When I was growing up in San Francisco we lived near a train track. While walking home with my sister through the tracks, my grandmother found a table, and the two of them carried it back to our house. This is a totally characteristic event in my family. Finding free stuff is always a cause for celebration, and an old woman and a 10-year old girl carrying a table down the street is seen as a minor inconvenience. It was one of those wooden 40s tables with the drop-leafs on two sides. My mother stripped and refinished it, and we used that table for many years.
Finding something with potential, dragging it home, and making it close to perfect can be an art form. I keep practicing it, anyway, and someday I’ll be a master.
I bought this turtleneck sweater at the thrift store because I like the color, and because it’s 50% wool. However, I find it increasingly hard to wear things that are tight around the neck. I think it may be an age thing, but this clearly wasn’t going to work. I put the sweater aside, thinking I’d put it into the donation pile, but then I started to see some possibilities in the sweater I hadn’t considered at first. I decided to convert it into a cardigan.
The first step may be the scariest, but fear not, you are the master of your project, and if you're like me, and only paid $3 for your sweater, you can be bold with it. Mark the center line of your sweater with chalk or with a sliver of soap. If you're feeling really rebellious, make it an off-center line. Machine stitch along both sides of the line with a narrow zig zag, then cut between the stitched lined with a sharp scissors.
Make some continuous fabric bias tape. Here is a handy tutorial if you've never done this. In my mind, the fabric you choose can really make your project stand out. I had a fat quarter of this nice pink and brown floral that was perfect. I made 2" wide binding, and it made about double the amount of bias binding I needed for this sweater. You can make your binding wider or narrower, as you like.
Iron your binding in half length-wise just so you have a reference point. Match raw edges of your binding and the wrong side of one half of your sweater, and sew with a straight stitch. I used a 1/4" seam.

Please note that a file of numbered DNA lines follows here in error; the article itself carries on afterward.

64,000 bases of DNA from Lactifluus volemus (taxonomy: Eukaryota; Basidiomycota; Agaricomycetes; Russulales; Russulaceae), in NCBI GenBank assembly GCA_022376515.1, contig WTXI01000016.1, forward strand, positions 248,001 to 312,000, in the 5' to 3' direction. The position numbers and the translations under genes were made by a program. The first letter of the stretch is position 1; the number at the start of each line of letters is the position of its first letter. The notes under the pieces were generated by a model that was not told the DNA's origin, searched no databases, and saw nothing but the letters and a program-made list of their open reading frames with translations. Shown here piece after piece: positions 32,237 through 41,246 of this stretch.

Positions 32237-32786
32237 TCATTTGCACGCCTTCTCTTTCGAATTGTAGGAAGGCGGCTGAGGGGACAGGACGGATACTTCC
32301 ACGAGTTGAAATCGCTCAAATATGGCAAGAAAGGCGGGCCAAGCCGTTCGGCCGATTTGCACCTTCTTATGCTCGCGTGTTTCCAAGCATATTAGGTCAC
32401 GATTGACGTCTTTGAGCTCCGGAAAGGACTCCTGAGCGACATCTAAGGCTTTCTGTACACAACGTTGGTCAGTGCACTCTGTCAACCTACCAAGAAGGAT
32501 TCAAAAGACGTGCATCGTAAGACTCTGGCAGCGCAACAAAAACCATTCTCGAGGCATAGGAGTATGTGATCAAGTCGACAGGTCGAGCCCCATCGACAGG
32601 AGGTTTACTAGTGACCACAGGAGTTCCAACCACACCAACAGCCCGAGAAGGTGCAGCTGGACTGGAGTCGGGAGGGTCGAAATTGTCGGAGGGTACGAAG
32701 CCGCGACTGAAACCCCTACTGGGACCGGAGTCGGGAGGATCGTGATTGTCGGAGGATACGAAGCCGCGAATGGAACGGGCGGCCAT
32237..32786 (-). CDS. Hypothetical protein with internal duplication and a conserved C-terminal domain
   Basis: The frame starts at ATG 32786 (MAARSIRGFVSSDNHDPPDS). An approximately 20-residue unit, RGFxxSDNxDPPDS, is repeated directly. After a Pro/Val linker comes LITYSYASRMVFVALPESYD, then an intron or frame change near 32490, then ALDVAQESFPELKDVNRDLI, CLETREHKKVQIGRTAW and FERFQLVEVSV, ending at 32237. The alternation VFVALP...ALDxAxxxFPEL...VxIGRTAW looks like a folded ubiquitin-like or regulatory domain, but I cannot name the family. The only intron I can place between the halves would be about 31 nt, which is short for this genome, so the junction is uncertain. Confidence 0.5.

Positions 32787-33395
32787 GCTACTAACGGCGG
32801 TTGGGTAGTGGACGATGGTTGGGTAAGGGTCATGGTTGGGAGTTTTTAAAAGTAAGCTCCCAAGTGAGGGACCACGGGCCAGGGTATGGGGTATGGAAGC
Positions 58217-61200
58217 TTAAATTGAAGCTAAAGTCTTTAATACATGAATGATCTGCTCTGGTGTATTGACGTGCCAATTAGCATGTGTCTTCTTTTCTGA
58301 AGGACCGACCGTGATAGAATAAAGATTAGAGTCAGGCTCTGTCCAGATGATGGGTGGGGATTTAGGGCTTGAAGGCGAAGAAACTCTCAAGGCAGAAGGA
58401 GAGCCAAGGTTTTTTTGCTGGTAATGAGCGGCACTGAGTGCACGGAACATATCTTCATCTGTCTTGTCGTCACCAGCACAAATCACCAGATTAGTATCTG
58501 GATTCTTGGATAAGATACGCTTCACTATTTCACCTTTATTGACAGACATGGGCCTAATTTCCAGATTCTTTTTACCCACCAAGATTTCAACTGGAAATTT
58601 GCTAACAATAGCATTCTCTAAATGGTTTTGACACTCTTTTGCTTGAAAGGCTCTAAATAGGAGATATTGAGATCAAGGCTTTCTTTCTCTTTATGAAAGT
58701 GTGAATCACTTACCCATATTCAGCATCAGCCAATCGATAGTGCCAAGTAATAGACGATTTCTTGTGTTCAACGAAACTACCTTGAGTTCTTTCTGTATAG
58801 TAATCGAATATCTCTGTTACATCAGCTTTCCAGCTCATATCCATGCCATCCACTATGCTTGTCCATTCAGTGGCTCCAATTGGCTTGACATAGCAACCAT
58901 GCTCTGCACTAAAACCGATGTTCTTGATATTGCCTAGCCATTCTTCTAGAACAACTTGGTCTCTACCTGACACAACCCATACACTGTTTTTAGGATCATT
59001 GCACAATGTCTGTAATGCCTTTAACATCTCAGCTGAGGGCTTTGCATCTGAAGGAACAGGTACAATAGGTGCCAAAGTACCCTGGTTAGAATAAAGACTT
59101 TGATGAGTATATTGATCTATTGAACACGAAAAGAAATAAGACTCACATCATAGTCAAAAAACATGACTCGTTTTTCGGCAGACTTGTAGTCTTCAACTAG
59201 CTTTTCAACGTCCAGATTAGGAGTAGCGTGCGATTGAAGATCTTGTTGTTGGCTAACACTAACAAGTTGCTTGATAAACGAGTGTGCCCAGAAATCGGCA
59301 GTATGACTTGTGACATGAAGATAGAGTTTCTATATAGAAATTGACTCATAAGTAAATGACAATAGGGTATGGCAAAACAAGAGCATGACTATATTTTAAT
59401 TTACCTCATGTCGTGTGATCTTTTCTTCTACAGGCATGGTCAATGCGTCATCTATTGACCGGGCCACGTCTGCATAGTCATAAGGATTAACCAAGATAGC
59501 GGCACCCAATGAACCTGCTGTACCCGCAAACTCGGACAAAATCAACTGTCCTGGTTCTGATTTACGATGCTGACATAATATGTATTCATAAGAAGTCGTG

Flip to the right side, and fold the corners neatly, especially at the neck edge, since the inside edge is going to show. Fold the free edge up to the center crease.
Fold the binding to the right side so that the sweater edge is completely encased by the binding. Top stitch on the right side. You can see that the binding is wider on the right side than the wrong side. Carefully press the stitched binding so the fold line is no longer visible. If you want it to be even on both sides, use a wider seam allowance when you first attach the binding. Repeat for the other edge of the sweater opening.
I added hooks and eyes to the inside of the sweater opening, and these three vintage buttons are purely for decoration.
I've worn this sweater a few times already. I feel very chic, and clever to boot.
If you want more ideas: Craftzine has a great tutorial for cardiganizing a pullover in which you crochet a new buttonband.
Wardrobe Refashion is a blog that has a constant stream of re-fashioning ideas.
Sister Diane at Craftypod has done an excellent series of podcasts on the concept of "Free" in the on-line crafting community. She also has a great list of links to related discussions. Check out her earlier podcast and show notes as well, where she describes her own experience providing free craft content on the web.